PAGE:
jewelry. Wednesday , July 12th , 2017 - 19:31:43 PM
F. L. (Frank) Thorpe was the grandson of S. T. Butler and nephew of George M. Butler. Raised by his grandparents since the age of four, it was at that time in 1886 that Thorpe first viewed Black Hills Gold jewelry in his grandfather's original shop. In 1902, his uncle George sent him to the Bradley Horological Institute (Horology is the art of making timepieces), where Thorpe learned watch work, diamond setting, engraving, optics, steel tempering and die sinking. In 1908, George purchased the Kittlesby Jewelry store in Deadwood for his nephew. Thorpe took his new business only three miles away, to the town of Lead, where he set up shop. Butler and Thorpe manufactured Black Hills Gold jewelry in separate shops for many years, each for himself, but not in competition. George assisted his nephew by furnishing tools, gold material and money to help him get established.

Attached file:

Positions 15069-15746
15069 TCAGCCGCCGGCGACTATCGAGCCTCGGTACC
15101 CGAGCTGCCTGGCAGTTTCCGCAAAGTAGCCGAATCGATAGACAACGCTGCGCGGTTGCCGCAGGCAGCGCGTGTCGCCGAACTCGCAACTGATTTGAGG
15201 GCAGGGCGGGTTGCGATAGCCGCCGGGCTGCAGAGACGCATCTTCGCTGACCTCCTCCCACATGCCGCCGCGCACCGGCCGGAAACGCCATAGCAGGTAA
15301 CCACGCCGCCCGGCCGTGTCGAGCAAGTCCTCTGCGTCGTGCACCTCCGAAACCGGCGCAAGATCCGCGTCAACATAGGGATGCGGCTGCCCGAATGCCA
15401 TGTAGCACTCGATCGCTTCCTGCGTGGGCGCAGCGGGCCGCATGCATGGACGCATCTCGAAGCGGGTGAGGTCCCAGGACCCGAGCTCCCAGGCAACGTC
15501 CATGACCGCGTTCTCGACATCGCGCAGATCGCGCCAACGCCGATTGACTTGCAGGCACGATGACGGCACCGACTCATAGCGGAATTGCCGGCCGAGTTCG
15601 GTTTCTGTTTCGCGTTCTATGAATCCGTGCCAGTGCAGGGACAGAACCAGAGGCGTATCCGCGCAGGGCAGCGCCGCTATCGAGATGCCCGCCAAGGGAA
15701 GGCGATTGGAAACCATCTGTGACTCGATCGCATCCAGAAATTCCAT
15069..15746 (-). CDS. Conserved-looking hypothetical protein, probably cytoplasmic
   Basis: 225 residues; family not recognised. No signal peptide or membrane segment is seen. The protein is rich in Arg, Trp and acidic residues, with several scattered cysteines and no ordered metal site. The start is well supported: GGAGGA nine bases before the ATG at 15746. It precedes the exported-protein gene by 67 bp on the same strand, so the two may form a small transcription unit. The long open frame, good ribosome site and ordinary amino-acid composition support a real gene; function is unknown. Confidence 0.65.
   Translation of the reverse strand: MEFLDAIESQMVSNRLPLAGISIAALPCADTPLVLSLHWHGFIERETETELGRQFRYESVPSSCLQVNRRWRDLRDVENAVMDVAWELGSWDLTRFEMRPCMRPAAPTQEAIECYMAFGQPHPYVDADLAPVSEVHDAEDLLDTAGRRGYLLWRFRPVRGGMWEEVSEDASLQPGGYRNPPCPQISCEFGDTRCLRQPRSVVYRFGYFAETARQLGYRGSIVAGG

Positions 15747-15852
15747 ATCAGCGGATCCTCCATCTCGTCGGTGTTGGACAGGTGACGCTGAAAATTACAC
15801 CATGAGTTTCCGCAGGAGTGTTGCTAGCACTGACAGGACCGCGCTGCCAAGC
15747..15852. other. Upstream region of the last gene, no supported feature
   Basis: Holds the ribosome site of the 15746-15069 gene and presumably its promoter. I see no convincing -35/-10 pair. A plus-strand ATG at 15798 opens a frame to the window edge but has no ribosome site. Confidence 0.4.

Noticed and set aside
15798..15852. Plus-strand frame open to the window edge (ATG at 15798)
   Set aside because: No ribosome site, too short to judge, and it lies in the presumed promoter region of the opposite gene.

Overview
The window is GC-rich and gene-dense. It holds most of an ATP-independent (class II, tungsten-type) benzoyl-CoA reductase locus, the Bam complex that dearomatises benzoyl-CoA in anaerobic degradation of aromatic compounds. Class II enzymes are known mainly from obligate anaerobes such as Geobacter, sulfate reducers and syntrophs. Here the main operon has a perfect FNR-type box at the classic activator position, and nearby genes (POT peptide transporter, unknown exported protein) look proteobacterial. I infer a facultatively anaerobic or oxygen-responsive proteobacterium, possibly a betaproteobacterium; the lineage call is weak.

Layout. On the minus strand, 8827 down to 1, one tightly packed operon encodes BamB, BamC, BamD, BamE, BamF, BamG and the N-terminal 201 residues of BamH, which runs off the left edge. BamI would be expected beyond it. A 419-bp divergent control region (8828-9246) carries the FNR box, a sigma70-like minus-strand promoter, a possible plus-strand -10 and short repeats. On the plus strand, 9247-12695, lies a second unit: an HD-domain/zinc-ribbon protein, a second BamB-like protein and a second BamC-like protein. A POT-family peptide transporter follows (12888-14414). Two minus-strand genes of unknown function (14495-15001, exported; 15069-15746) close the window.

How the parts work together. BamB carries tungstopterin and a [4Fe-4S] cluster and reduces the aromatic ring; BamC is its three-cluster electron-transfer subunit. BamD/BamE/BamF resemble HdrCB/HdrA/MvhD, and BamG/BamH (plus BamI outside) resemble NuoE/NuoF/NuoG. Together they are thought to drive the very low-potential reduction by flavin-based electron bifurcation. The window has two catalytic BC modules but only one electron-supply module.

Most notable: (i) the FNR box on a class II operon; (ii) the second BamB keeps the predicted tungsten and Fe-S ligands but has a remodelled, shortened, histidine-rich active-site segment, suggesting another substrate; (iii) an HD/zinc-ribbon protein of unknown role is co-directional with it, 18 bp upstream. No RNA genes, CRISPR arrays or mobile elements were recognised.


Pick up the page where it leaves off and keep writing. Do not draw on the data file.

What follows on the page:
Meanwhile, the black markings you see on the stone are actually the so-called matrix or the rock in which the turquoise formed in. And note that the matrix is not always black. It can also be of different hues such as brown and yellow as the turquoise usually forms in varying types of rock.
Finally, the workspace where you create your ornaments is very important. This means that you will need quality lighting conditions, particularly if you wear eyeglasses or if you feel that at a certain point during your work, your eyes sore - it is a clear sign that either you are tired so it's time you took a break or lighting conditions are not appropriate. Jewelry making can be a particularly meticulous occupation. Attention to details is a must and you need to be able to notice everything.
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